Ukraine implemented ARV prophylaxis of MTCT on a large scale in 2001. Protocols included maternal course of zidovudine from 36 weeks gestation until delivery9 and/or single-dose nevirapine for mother and infant.10 ARV drugs were provided by donations from pharmaceutical companies and international charity organizations.

As a result of concerns regarding the potential increased risk of infectious complications after delivery,11,12 elective Caesarean section (CS) was not adopted as a standard of care for HIV-infected pregnant women in the national PMTCT protocol. In 2002 the CS rate was 12.4% among infected women, comparable to the 12.1% in the general population. Follow-up of infants born to HIV-infected mothers is provided by local paediatricians with the HIV specialist from the AIDS centre. The programme supplies free milk formula for children born to HIV-infected mothers, with funding from local budgets. Owing to the limited resources, early RNA or DNA PCR diagnosis of infant HIV status is not currently widely available. Diagnosis of HIV is based on an ELISA test at 18 months of age.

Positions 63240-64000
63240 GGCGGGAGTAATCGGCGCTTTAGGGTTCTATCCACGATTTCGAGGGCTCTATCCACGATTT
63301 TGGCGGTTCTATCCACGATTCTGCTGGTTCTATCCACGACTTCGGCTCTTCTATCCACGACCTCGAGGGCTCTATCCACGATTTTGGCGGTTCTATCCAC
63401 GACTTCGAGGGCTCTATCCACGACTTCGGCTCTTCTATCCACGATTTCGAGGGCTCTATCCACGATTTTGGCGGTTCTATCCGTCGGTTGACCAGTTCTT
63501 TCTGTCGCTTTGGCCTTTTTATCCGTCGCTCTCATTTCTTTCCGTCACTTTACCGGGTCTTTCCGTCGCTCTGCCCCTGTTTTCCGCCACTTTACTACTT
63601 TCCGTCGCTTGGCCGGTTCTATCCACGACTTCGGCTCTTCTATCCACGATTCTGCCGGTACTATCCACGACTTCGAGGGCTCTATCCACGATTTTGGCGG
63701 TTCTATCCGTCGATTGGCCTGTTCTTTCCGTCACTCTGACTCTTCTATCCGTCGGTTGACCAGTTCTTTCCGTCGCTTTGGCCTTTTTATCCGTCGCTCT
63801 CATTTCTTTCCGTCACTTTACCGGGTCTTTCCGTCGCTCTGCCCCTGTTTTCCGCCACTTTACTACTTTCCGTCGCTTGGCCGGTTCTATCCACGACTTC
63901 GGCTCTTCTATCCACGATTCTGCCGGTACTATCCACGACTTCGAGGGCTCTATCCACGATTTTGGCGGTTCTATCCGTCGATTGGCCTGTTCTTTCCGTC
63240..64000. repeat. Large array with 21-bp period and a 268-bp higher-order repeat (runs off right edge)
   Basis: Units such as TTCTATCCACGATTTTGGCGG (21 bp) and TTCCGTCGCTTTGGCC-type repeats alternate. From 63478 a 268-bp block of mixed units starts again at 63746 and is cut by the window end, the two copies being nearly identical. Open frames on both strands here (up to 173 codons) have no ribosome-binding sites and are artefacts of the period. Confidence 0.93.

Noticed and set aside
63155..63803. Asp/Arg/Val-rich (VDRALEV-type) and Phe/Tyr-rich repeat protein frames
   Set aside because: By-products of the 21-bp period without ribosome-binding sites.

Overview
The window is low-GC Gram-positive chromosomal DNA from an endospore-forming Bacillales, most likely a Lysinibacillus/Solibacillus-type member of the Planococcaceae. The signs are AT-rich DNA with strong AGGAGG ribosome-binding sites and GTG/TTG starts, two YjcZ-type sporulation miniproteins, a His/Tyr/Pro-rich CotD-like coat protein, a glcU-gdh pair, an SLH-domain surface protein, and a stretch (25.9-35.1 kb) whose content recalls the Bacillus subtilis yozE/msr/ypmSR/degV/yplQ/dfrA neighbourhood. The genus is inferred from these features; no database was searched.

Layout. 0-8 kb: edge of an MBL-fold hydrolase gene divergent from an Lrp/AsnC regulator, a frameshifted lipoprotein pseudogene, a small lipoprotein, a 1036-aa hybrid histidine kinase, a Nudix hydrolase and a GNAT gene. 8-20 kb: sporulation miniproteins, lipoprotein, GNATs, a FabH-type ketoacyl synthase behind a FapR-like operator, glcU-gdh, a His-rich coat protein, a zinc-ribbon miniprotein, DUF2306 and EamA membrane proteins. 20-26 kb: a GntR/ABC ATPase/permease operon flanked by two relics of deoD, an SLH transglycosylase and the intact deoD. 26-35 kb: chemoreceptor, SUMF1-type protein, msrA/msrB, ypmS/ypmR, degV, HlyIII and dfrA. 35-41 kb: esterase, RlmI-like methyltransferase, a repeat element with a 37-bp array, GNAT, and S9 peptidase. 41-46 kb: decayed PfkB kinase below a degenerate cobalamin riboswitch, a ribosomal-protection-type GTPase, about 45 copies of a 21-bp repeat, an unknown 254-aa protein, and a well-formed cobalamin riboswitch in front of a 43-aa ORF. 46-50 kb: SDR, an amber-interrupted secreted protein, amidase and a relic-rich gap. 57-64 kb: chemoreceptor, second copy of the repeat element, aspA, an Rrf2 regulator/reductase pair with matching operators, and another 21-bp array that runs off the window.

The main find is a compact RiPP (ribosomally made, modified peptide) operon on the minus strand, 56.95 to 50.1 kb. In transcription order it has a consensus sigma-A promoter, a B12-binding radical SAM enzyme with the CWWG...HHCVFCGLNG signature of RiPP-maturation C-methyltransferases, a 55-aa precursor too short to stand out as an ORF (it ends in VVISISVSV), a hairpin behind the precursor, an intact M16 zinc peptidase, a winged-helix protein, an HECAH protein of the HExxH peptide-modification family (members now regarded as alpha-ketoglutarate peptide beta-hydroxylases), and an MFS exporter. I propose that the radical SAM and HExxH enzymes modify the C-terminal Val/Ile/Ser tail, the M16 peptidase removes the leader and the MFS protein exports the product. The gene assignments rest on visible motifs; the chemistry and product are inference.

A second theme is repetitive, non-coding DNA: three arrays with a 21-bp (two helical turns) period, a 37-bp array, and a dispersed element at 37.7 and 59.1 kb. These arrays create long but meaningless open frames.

Monitoring of the programme

The implementation of the PMTCT programme is monitored by the Department of Mother and Child Health of the Ministry of Health, with the Republican Centre for the Prevention and Fight Against HIV/AIDS. The following indicators are routinely collected in the health institutions: proportion of all women receiving VCT during pregnancy, proportion of pregnant women identified as HIV infected, number of deliveries among infected women, mode of delivery, proportion of infected pregnant women receiving ARV prophylaxis for MTCT, HIV status of infants born to infected mothers and method of infant feeding.